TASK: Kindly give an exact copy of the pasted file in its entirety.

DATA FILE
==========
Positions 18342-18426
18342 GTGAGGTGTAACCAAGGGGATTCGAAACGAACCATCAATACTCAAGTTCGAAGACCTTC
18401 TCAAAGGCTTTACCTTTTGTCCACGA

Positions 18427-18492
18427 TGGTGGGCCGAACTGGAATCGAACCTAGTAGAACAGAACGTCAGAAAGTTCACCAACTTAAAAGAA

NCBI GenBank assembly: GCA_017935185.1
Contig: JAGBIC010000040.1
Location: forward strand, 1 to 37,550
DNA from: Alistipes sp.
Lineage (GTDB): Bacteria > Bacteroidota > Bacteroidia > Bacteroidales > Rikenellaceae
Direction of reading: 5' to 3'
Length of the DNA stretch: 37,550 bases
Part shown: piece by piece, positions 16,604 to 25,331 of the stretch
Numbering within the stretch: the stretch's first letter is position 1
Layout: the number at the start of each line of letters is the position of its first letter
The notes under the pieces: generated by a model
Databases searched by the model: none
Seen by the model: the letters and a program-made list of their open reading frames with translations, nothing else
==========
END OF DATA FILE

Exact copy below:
Positions 18342-18426
18342 GTGAGGTGTAACCAAGGGGATTCGAAACGAACCATCAATACTCAAGTTCGAAGACCTTC
18401 TCAAAGGCTTTACCTTTTGTCCACGA

Positions 18427-18492
18427 TGGTGGGCCGAACTGGAATCGAACCTAGTAGAACAGAACGTCAGAAAGTTCACCAACTTAAAAGAA

NCBI GenBank assembly: GCA_017935185.1
Contig: JAGBIC010000040.1
Location: forward strand, 1 to 37,550
DNA from: Alistipes sp.
Lineage (GTDB): Bacteria > Bacteroidota > Bacteroidia > Bacteroidales > Rikenellaceae
Direction of reading: 5' to 3'
Length of the DNA stretch: 37,550 bases
Part shown: piece by piece, positions 16,604 to 25,331 of the stretch
Numbering within the stretch: the stretch's first letter is position 1
Layout: the number at the start of each line of letters is the position of its first letter
The notes under the pieces: generated by a model
Databases searched by the model: none
Seen by the model: the letters and a program-made list of their open reading frames with translations, nothing else